The Japanese call them “parasite singles.” It's an appropriate term for young adults who remain in their parents’ home into their ‘30s. Here in the Western hemisphere, the term “Boomerang Generation” often pops up in the media in reference to the large number of Gen Yers who leave the nest, only to make a return flight a few years later.
Almost one out of five adults aged 18 to 34 in the U.S. now lives with his or her parents. Is it a sign of these economically taxing times that more and more adult children are taking up residence with their folks? Or is it something else?
Sara Kate Eubanks is a boomerang. A real-estate broker, Eubanks purchased a sweet little mid-century modern ranch in North Asheville about five years ago, then proceeded to nest like a mad woman — hosting cocktail parties with vintage Russel Wright dishes, baking apple pies in a sunny tangerine-colored 1960s galley kitchen and adopting Sam, an adorably sad-faced beagle puppy.
She was all set to roll into her ‘30s with her own little slice of retro heaven, sporting kitten heels and an apron. But when the real-estate market turned sour, it became time for her to take a long, hard look at her lifestyle. “I was tired of stressing out about money," Eubanks states matter-of-factly. In order to get her career rolling in the way she intended, it looked like moving back home was her best option.
So she put her much-loved house up for rent, packed up her collection of kitsch and schlepped it over to her parents’ ‘20’s era showplace home in North Asheville's Grove Park neighborhood. But literally moving back into her childhood bedroom “would have been horribly depressing," she admits. Planning to keep her sanity firmly intact, she simply didn't see such regression as a viable option. So, what’s a girl to do but keep her chin up? Way up …
“The attic was just full of stuff, so I cleaned it out and came up with a workable floor plan," Eubanks says with a smirk. Design challenge? Boy howdy. Turning an attic space in the tip-top of a stately 1920s brick traditional into a single gal's mod pad was a daunting task. She hopped around on Google until she found an online floor-plan tool and dove into the project.
Though there's a bedroom in the attic, Eubanks purposely omitted it from her schematic in favor of a loft vibe. The bare space, with its original hardwood floors, charming fissures in the plaster walls, dormer nooks and wavy leaded glass arc windows, is equal parts New York studio and Paris flat, easily lending itself to an open living situation.
The room is undeniably long (think bowling alley), and Eubanks knew early in the process that she wanted to create three distinct spaces in the expansive attic area — bedroom, living room and dining room — despite the fact that there is no kitchen in the attic. No contractor was hired to install drywall and doors; Eubanks used furniture to imply rooms, giving a visual separation between the three spaces. A successful move? Most definitely.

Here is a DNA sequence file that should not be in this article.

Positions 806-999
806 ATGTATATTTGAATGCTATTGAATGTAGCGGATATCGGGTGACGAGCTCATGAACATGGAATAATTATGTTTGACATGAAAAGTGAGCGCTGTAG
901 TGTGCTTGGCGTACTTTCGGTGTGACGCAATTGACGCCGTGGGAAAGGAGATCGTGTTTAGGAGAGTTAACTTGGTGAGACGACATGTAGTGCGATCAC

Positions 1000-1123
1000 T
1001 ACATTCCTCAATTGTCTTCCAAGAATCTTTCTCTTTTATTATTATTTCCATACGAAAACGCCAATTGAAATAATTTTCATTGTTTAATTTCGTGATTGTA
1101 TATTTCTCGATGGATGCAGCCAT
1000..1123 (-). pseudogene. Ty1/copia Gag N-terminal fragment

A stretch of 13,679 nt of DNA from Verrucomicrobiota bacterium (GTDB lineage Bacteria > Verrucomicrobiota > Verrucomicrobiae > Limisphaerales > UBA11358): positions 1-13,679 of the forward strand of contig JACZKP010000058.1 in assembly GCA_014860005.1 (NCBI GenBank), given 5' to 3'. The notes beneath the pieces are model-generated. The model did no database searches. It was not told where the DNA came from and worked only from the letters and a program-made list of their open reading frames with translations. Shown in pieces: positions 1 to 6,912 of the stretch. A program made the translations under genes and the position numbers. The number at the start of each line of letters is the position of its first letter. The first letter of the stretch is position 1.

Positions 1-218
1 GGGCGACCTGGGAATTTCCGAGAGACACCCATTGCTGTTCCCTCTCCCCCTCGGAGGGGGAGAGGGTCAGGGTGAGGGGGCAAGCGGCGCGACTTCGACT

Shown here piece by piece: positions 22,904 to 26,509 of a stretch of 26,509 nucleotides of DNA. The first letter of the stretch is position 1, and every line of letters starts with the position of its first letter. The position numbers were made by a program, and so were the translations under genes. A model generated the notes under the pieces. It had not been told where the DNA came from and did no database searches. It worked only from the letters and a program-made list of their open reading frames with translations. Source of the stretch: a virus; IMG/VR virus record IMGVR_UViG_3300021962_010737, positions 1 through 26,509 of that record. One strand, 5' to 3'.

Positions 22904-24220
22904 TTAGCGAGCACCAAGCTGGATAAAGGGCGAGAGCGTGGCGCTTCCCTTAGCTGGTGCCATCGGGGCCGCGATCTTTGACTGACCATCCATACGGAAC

Eubanks is one of those people with a keen sense of space and design intuition. She uses a simple and inexpensive (actually, she says “cheap”) IKEA open bookshelf to divide the bedroom from the living room, and a sleek vintage ‘60s Milo Baughman white-lacquer sideboard as a break between the living and dining rooms.
She mixes styles, materials and eras with the confidence of a seasoned interior designer: 1980s Italian white leather high-backed dining chairs paired up with a dark wood farm table? Check. A sexy little 1920s tufted chair, upholstered in yummy cabernet-hued mohair velvet? Yes. A mint condition pair of overtly wacky (pink!) ‘50s Majestic lamps with fiberglass shades? Oh, yeah.
Speaking of that hot little boudoir-esque chair, Eubanks enrolled in the upholstery class at AB-Tech (cost is currently $90, according to their website) and worked on the chair as a class project. She credits her mother, Linda Eubanks, with her love of older furniture. “She taught me that it is more sturdy and sensible," she says. "You can just keep reupholstering it.” Linda has a massive collection of early-American antiques in the rest of the home. Initially, she didn’t care for her daughter’s art-deco and mid-century mod leanings, but now she’s “just crazy about this space," her daughter effuses.
“Be flexible and not so rigid with your ideas," Eubanks advises. To that end, she created closet space by tucking old garment racks tidily into the alcoves of the attic, and displays bags, bracelets and shoes on that “cheap” IKEA bookshelf. When asked if she was blurring the line between fashion design and interior design, she admits that it all started with the simple fact that her boots wouldn’t fit into her shoe organizer.
Though she confesses that it is still strange to go downstairs for breakfast and that it took some time to adjust to living with mom and dad again, she adds, “I am grateful for the opportunity to be able to do this to support my career." After recovering from the initial blow her ego withstood upon her boomerang back to the nest, Eubanks offers a simple, heartfelt sentiment: “I feel good here."
— Kelly Gold is a collector and former purveyor of mid-century design and was recently named Development Director for HATCHfest Asheville. She also sells wine.